Social science struggles for data on effects of same-sex parenting on children

Amid the legal arguments at Tuesday’s Supreme Court hearing on same-sex marriage, there loomed a social science question: How well do children turn out when they are raised by gay parents?

Justice Anthony M. Kennedy, who is widely considered the swing vote, called the topic “uncharted waters.” Conservative Justice Samuel A. Alito Jr. wryly asked, “You want us to step in and render a decision based on an assessment of the effects of this institution which is newer than cellphones or the Internet?”

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The Supreme Court heard oral arguments Tuesday on Proposition 8, the law voters passed in 2008 banning same-sex marriage in California. Listen to the complete arguments in the case known as Hollingsworth v. Perry.

The Supreme Court heard oral arguments Tuesday on Proposition 8, the law voters passed in 2008 banning same-sex marriage in California. Listen to the complete arguments in the case known as Hollingsworth v. Perry.

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Indeed, gay marriage is a relatively new phenomenon in the United States. It has been legal only since 2004, when Massachusetts began issuing marriage licenses to same-sex couples. Eight more states and the District have legalized same-sex nuptials since, but it has been banned in 35 states.

Researchers have been delving into the effects of same-sex parenting only since the 1980s and 1990s. Most of the studies involve relatively small samples because of the rarity of such families.

Still, there is a growing consensus among experts that the sexual orientation of parents is not a major determinant in how well children fare in school, on cognitive tests and in terms of their emotional development. What matters more, researchers found, is the quality of parenting and the family’s economic well-being.

“I can tell you we’re never going to get the perfect science, but what you have right now is good-enough science,” said Benjamin Siegel, a professor of pediatrics at Boston University School of Medicine. “The data we have right now are good enough to know what’s good for kids.”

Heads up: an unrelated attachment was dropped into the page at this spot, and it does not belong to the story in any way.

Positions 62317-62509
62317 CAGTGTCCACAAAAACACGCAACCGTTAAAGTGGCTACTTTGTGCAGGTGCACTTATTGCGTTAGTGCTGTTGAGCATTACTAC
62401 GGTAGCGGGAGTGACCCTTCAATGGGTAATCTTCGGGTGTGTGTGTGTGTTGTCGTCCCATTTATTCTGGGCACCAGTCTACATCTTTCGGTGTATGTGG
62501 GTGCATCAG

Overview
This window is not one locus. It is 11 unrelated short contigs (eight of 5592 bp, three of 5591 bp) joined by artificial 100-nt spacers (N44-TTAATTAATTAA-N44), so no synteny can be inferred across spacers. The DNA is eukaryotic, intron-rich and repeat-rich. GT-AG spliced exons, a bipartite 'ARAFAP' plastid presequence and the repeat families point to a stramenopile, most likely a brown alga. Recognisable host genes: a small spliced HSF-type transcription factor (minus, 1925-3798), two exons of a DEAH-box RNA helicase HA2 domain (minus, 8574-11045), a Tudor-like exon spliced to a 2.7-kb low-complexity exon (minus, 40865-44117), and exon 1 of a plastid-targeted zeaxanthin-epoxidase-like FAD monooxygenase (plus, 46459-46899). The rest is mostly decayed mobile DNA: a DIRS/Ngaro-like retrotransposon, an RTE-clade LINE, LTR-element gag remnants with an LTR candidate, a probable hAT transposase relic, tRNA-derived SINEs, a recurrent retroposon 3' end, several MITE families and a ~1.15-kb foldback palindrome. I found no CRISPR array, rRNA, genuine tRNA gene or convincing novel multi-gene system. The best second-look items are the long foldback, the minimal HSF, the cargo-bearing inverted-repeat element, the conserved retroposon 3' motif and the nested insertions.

Siegel co-wrote a report issued by the American Academy of Pediatrics last week when it came out in favor of legalizing same-sex marriage. The group looked at more than 80 studies, books and articles conducted over 30 years and concluded that legalizing same-sex marriage would strengthen families and benefit children.

The best study, Siegel said, is the National Longitudinal Lesbian Family Study, which began in 1986 with 154 lesbian mothers who conceived children through artificial insemination. A recent look at 78 offspring found that the children did fine — better, even, than children in a similar study involving more diverse families.

Many opponents of same-sex marriage argue that the academy’s conclusions are premature. They point to some recent studies, including one from Mark Regnerus, a sociology professor from the University of Texas at Austin. Regnerus, who could not be reached for this article, found that adults who reported being raised by a person who had a homosexual experience were more likely to be on welfare or experience sexual abuse.

Regnerus has been the subject of intense criticism from mainstream researchers and pro-gay-marriage activists. But opponents of same-sex marriage say his work should provide a note of caution on an issue that has yet to be studied in adequate depth.

“What the social science makes clear, and it has for several decades, is that children tend to do best when they’re raised by their married biological parents,” said Jennifer Marshall, director of domestic policy studies for the conservative Heritage Foundation. “In the case of same-sex households, there is not yet evidence that [children] are going to be the same. There’s every reason to believe that different family structures will have different outcomes.”

Susan Brown, a professor of sociology at Bowling Green State University in Ohio who studies family structures, said it is true that decades of research show that children turn out slightly better when they are raised by their biological parents, compared with those reared by single parents, or in “step” households.

But children raised in committed, same-sex couple-led households do not appear to do statistically worse, she said.

“One thing we’re finding that’s very important for children is stability in their family life,” Brown said. “To the extent that marriage is a vehicle through which children can achieve stability, it only follows that marriage is something that would be beneficial to children.”

 
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